CAYA’s commitment to gender diversity includes a commitment to creating public circles for all to practice ritual together, circles for all who self-identify as a particular gender, and private, closed circles for those who continue to identify with their gender at birth for the sake of healing and deep personal work. It is not an easy place to be. On the one hand, intellectually-sound and impassioned arguments exist for the full inclusion of all self-identified men and women in all gendered spaces they choose. These arguments are well-reasoned, clear, loving and radical- all very much in keeping with CAYA’s core philosophies. On the other hand, there are mysteries and wisdom paths that are associated with embodying a certain gender from birth and the lifetime of acculturation to that gender, as well as physical experiences associated with coming of age in that particular body. These are primal, powerful, visceral and also radical- very much in keeping with CAYA’s core philosophies.

I do not think anyone in CAYA or outside of CAYA has the final answers on how this integration of diverse and sometimes opposing viewpoints can happen effectively to the highest benefit of the greater pagan community. Certainly it won’t happen overnight. Certainly it requires delicacy, patience, and good faith.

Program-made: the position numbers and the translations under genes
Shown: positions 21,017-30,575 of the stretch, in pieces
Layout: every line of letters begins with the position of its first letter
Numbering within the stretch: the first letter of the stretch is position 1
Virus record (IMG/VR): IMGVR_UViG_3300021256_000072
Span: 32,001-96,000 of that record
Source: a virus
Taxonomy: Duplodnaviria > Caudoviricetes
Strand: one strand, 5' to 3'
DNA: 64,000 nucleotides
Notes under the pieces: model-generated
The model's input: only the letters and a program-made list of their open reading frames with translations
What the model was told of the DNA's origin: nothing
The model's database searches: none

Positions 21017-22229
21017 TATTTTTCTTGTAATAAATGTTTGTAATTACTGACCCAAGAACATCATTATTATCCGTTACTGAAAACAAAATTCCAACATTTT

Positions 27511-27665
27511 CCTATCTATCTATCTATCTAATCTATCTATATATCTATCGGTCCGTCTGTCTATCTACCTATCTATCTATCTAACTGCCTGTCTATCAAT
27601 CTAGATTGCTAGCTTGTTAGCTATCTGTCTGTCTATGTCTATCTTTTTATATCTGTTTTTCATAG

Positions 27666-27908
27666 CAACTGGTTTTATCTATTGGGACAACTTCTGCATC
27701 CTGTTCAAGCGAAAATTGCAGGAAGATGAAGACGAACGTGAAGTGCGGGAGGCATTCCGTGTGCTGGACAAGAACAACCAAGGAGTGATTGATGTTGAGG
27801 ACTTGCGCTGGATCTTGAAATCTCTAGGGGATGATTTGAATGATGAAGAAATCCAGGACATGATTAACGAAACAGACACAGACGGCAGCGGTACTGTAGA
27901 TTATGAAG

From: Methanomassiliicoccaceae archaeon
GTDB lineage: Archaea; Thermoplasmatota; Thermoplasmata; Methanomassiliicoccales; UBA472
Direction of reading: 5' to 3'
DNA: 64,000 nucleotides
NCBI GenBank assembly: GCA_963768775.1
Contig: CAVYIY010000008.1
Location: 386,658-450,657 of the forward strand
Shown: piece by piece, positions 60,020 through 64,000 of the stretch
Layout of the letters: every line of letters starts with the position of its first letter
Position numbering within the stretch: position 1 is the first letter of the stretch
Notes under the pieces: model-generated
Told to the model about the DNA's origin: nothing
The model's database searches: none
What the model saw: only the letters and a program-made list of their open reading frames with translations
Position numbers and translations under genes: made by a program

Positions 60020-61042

Our hope in offering a Ritual of Radical Forgiveness at the conference was to magically and sympathetically put to rest the discord around the topic of the past year and to acknowledge that there is pain and challenge on all sides of this issue. It is our prayer that, moving forward, everyone who has a strong and powerful opinion on this topic or experience of their gender reality will be able to at least co-exist in mutual harmony, respect for one another’s right to hold their views and practices as best befits them, and non-violence in our language and actions toward one another. The religious right would love to see us tear one another apart. It would mean they don’t have to lift a finger in order to cripplingly disempower us. I, for one, will not allow that to happen if I have any say in the matter whatsoever. My intent is to create respectful unity around our spiritual diversity and thus protect it with my own intentions, prayers, words and actions. To that end, here is the ritual outline, for those who were not able to attend. The ritual was received very well by the 25-30 participants who attended, and while it is not a final step to end all conflict, it felt like a powerful step in the right direction toward peace and wholeness within our extended community.”